The last straw at this firm came in December. That day rolled around that everybody in the law firm looks forward to: Bonus Day! One of the mail crew came through the office leaving pretty red envelopes on everybody’s desk. Well, almost everybody’s desk. I didn’t get one. Of course nobody is supposed to talk about bonuses, ever, but I managed to find out that those pretty red envelopes were the Christmas bonuses for the year. I waited a day or two, and when I still didn’t get one, I went to see the manager. She confirmed that yes, those were the bonuses, and no, I wasn’t going to get one. Further questioning revealed that I was the only person in this multi-city mega IP law firm that wasn’t getting a Christmas bonus, even though my attorney assignments had never expressed anything but praise for my performance.
I turned in my resignation that same day.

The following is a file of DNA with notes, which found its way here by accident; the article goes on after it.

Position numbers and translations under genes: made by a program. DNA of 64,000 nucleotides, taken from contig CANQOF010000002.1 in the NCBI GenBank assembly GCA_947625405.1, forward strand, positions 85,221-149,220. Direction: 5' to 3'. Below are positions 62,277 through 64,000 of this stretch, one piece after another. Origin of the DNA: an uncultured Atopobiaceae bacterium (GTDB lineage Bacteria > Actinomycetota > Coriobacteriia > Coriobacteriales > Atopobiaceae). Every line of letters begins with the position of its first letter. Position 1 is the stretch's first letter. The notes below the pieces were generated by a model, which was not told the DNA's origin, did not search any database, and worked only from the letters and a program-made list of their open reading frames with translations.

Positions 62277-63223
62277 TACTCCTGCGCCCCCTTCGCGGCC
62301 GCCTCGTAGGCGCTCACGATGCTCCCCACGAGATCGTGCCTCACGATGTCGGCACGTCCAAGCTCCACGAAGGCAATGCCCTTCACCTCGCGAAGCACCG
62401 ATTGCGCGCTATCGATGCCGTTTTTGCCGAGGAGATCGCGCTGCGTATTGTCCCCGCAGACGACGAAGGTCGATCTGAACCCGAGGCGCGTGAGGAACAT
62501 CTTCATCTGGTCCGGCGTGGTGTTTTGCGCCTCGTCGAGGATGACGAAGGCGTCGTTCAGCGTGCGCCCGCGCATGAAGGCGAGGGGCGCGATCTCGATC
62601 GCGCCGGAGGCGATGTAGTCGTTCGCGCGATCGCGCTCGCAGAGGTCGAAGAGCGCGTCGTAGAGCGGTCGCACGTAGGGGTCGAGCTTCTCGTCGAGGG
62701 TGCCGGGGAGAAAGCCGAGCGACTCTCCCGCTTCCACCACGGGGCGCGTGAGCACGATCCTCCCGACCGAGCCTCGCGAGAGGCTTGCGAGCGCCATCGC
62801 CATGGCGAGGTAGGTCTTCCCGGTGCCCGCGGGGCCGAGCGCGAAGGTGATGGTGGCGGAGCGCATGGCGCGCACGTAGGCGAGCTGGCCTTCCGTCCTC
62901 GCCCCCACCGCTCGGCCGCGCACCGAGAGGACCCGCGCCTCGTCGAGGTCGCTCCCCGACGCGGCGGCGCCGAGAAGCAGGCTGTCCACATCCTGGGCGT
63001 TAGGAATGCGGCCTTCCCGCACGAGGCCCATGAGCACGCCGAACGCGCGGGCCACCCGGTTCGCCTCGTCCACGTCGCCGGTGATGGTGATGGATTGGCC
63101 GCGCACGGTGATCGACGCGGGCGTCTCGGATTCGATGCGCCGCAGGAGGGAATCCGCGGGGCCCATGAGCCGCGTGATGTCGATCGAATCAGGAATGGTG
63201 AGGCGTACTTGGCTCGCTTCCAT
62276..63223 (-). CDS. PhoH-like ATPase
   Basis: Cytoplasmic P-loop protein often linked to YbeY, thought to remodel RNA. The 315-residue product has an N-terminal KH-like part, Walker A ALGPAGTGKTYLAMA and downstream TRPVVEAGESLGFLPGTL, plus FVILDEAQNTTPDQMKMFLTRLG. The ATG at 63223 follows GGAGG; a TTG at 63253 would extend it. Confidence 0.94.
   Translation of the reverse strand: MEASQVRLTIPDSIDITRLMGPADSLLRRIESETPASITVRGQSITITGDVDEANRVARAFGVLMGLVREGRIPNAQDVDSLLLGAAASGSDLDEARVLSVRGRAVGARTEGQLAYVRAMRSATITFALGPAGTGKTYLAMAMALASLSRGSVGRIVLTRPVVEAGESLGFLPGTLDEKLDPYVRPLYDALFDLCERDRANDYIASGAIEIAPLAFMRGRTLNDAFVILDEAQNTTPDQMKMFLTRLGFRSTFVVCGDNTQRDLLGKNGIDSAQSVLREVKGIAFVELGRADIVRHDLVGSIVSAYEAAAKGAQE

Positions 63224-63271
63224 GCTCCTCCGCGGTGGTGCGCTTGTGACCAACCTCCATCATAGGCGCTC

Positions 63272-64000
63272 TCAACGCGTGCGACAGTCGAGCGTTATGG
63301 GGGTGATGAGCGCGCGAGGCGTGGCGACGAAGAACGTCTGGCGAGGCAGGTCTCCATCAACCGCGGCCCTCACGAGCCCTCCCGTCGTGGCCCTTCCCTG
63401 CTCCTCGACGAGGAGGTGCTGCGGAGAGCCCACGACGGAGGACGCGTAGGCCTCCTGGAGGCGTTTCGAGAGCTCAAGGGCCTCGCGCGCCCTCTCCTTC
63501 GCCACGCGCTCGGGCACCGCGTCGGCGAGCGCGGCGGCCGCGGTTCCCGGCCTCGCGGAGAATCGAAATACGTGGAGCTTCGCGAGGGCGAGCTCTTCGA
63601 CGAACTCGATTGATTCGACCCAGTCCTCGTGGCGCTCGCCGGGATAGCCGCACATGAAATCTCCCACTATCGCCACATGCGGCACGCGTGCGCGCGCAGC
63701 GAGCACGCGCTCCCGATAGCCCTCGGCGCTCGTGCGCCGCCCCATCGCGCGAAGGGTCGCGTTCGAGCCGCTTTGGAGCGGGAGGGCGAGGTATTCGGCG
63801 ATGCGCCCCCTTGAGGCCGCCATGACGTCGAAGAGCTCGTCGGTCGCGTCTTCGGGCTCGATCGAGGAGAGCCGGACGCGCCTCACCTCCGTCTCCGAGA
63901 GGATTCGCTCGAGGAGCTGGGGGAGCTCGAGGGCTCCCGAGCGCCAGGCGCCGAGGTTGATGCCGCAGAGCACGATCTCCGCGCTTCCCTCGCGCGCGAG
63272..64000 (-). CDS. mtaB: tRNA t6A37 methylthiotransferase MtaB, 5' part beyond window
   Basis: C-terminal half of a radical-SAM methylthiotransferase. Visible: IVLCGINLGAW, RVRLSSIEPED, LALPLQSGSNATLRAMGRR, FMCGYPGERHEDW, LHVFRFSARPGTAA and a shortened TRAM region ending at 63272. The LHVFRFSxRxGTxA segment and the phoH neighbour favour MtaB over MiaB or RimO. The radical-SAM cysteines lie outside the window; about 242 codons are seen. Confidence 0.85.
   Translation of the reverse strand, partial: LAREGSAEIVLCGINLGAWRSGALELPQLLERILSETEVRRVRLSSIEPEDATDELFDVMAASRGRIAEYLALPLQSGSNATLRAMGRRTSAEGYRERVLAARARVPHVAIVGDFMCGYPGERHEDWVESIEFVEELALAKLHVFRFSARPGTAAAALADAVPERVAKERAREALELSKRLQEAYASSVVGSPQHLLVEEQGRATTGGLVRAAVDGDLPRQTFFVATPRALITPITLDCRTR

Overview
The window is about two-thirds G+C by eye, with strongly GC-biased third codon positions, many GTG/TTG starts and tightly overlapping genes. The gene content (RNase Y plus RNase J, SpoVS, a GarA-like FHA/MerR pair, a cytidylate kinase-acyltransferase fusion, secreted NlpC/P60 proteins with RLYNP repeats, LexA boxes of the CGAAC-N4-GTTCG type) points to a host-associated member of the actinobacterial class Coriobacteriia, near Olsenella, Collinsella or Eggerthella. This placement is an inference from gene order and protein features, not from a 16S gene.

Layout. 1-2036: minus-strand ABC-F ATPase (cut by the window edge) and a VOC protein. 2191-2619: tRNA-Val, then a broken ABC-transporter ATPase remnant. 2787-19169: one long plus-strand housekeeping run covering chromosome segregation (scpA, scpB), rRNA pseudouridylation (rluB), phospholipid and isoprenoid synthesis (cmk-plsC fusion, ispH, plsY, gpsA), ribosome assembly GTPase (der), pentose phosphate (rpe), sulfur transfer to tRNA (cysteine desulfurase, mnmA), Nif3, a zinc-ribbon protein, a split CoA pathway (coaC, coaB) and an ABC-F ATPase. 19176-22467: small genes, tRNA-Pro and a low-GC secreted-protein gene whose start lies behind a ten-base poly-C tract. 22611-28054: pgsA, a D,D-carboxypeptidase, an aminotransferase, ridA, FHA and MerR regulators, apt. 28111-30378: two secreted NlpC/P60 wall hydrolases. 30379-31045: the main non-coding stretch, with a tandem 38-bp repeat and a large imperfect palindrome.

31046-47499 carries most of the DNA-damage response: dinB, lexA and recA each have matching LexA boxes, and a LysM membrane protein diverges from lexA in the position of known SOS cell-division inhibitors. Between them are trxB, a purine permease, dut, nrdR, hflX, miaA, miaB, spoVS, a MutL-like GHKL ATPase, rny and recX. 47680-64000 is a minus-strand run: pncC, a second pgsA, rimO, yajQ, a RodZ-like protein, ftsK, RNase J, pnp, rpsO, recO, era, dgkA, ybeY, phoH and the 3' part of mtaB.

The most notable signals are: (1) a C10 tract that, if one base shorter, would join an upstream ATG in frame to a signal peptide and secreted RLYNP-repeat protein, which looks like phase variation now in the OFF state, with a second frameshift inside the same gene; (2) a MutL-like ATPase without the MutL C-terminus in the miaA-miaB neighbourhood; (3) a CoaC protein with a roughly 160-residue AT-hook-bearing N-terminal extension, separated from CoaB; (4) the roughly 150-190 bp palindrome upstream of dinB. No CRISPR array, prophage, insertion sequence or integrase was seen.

I have never again worked in an office full-time. The most I’ve done is floating in and out as a temp, even sometimes as a temp programmer. I don’t know if I ever will be able to handle working in an office again. Just writing this story out again, telling the whole thing in detail instead of just punchline snippets, has left me in a near panic, reliving those feelings. I still don’t understand what happened there. It felt like everything I did was met with disapproval and rejection. I have to wonder what effect it has had on my outlook in general. I have never since actually completed any course of study anywhere. No degrees, no certifications. I haven’t really held any permanent jobs, either, just various temp jobs and bits of contract programming that I did out of my home. How much of that is a fear of getting to that point of completion or advancement and then being smacked back down into “my place”?